Department of English Newsletter October 2022
Upcoming Department Events
Publications & Acceptances
After debuting them online earlier, Interdisciplinary Studies and Literature and Environment (ISLE) has now published the printed versions of six of Steve Behrendt’s poems in its Summer 2022 issue, Volume 29.2. The poems are accessible online (at least for the moment). These poems are part of a larger collection that Steve is developing.
Chris Harding Thornton’s novel Pickard County Atlas will be released in German translation this month by independent press Polar Verlag. The press has published works by such writers as William Gay, Attica Locke, Ken Bruen, David Joy, William Boyle, and David Heska Wanbli Weiden.
Katie Schmid Henson’s poem “Do Not Go In” was published in the Sept/Oct Issue of The Gay & Lesbian Review. Her review of Chloe Honum’s The Lantern Room appeared at Broadsided Press, and features a Q & A with the author.
Caroliena Cabada’s short story, “Swimming Lessons,” was published by Pleiades as an Online Exclusive.
David Winter’s poem “Lucky Jew,” originally published in TriQuarterly, has been selected by Paula Bohince for the 2022 Best New Poets anthology.
Conferences, Readings, Workshops & Presentations
On September 16, Marco Abel presented “Making Films in the ‘Cemetery of Genre Cinema’: Christian Petzold’s Auteurist Inflection of Polizeiruf 110” at the German Studies Association Conference in Houston.
Melissa Homestead traveled to Cape Cod for the Provincetown Book Festival, where she and Scott Bane were featured in conversation on the topic of “It Takes Two: Dual Biographies of Queer and Artistic Partnership.” Melissa’s part of the conversation reflected her work on The Only Wonderful Things: The Creative Partnership of Willa Cather and Edith Lewis, while Bane is the author of A Union Like Ours: The Love Story of F. O. Matthiessen and Russell Cheney.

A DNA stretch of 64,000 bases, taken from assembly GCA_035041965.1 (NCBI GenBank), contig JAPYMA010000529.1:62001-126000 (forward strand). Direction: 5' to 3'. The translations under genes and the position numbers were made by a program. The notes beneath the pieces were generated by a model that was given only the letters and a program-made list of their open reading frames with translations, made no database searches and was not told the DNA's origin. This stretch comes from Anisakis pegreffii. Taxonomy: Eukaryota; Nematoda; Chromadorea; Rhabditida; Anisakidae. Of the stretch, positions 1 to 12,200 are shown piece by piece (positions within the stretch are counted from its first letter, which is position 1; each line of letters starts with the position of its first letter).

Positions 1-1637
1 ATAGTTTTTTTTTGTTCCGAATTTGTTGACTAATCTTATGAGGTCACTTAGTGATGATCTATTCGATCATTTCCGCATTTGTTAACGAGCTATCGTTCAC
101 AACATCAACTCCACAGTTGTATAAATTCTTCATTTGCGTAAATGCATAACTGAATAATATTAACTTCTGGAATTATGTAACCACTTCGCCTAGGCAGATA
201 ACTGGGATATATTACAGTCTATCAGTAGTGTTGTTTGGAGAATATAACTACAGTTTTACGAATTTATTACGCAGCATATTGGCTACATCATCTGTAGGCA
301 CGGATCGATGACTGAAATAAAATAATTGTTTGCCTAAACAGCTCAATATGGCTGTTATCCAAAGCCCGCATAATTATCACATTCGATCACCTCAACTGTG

Caroliena Cabada presented “‘They’re voting on their past’: American Commentary on the 2022 Philippine Elections” via Zoom at See and Be Seen: An Interdisciplinary Conference on Storytelling and Identity in Popular Culture.
Leah Hedrick presented to the Nebraska Writing Center Consortium in Omaha on September 16th. The title of her talk was “Online Writing Centers: Worth Keeping?” She discussed the rhetoric around online access in higher education, and made an argument in favor of online writing centers as a necessary accommodation.
Activities, Accolades, & Grants
Jess Poli, Marco Abel, and Timothy Schaffert are the recipients of the Nebraska Book Awards Special Poetry award for their co-edited volume More in Time: A Tribute to Ted Kooser (University of Nebraska Press, 2021). The editors thank everyone who contributed work to this volume, including many current and former department colleagues and, of course, the man and the myth himself: Ted Kooser.
Rachel Azima was elected to serve as an At-Large Representative to the International Writing Centers Association Executive Board.
Melissa Homestead is co-PI (with library faculty Andrew Jewell and Emily Rau) on a $300,000+ NEH Humanities Collections and Reference Resources grant for “A Digital Library of Willa Cather’s Literary Manuscripts.”
Caterina Bernardini was interviewed by Italian journalist Cesare Martinetti for the podcast “Ricercati. Storie dei cervelli italiani nel mondo” about her work on Walt Whitman and American and transnational literature. The podcast features weekly conversations with expatriate Italian academic researchers that currently work around the world.
Arden Eli Hill’s first poetry chapbook, Bloodwater Parish, an exploration of race, gender, sexuality, and adoption in southern Louisiana, got a shout-out with Seven Kitchen’s Press in Poets and Writers. The collection is described as “deeply rooted in place,” interrogating “a trans poet’s familial and adoptive roots.”